In 2000, Muhammad M. Haj-Yahia of the Hebrew University in Jerusalem interviewed nearly 1,200 Palestinian adolescents in Jerusalem and the West Bank about their childhood experiences of the First Intifada and current mental health. Haj-Yahia concluded that exposure to curfew, school closure, and the attack or arrest of a relative affected children’s internalizing and externalizing symptoms of mental health consequences. Curfews, arrests, and obstacles to school attendance are not uncommon in the contemporary West Bank, although they are much less prevalent today that they were during the uprising. Haj-Yahia also explores the effect of other factors, such as socio-economic standing and parents’ mental health on children’s reactions to political violence.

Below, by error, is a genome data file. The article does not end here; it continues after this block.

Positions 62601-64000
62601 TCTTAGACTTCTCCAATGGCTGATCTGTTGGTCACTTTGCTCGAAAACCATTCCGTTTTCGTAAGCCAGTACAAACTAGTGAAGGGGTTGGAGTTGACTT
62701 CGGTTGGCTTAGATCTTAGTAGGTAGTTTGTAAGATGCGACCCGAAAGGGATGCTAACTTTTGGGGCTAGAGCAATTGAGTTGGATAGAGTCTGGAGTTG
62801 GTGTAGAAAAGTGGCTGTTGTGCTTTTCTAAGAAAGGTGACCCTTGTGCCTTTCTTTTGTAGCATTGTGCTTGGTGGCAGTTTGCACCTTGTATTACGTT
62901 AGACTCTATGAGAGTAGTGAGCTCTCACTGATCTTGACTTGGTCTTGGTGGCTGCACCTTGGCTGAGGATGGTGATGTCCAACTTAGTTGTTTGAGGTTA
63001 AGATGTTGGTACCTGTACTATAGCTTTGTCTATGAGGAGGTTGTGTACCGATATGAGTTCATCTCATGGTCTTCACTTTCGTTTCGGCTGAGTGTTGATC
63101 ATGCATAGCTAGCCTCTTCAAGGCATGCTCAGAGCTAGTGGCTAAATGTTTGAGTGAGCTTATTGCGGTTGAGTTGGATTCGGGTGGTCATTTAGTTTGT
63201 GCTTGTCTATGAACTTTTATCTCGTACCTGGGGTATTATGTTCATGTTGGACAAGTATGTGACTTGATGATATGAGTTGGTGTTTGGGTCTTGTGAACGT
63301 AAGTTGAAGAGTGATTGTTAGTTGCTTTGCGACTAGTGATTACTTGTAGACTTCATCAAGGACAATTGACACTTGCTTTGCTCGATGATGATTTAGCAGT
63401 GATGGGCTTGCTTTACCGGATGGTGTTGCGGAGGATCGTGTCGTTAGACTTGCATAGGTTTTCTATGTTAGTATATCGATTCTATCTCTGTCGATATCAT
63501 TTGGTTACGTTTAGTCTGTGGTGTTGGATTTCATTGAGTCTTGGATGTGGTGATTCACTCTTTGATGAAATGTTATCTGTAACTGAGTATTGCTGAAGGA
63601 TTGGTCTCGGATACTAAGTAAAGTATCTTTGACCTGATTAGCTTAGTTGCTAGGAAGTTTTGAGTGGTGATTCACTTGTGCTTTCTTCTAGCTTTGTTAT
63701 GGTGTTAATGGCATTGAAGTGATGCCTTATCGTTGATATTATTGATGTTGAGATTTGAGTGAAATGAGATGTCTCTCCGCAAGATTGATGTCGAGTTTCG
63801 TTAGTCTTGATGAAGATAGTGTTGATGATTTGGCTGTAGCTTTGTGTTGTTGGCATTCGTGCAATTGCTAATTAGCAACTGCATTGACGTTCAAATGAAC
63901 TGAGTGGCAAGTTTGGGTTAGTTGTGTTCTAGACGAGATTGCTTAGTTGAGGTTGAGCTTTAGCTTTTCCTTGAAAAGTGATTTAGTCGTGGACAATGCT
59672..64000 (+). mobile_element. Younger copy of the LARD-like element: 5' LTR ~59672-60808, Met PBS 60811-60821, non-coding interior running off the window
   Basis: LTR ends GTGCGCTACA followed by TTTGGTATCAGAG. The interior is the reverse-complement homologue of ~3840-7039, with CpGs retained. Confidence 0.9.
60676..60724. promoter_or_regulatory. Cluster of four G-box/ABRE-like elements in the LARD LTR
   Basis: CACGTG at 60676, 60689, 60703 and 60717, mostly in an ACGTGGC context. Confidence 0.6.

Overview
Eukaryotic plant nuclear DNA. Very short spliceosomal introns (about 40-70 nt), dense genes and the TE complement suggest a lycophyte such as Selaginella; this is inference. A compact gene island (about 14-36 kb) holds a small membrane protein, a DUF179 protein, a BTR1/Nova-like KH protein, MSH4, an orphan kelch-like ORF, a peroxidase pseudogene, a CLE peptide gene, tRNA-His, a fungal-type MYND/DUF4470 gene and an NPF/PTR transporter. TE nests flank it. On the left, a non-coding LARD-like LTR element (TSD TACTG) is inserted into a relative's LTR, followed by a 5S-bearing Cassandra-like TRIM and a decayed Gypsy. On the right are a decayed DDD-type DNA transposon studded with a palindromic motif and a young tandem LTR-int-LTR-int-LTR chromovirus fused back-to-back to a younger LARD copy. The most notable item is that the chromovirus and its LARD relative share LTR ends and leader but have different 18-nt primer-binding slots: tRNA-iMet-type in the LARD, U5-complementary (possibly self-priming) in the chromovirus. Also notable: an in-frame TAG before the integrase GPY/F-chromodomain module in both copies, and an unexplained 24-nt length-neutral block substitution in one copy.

Haj-Yahia’s analysis is available online to subscribers through the SAGE database and in the print edition of the International Journal of Behavioral Development. Full citation:
Muhammad M. Haj-Yahia, “Political Violence in Retrospect: Its Effect on the Mental Health of Palestinian Adolescents,” International Journal of Behavioral Development 32.4 (July 2008), 283-289.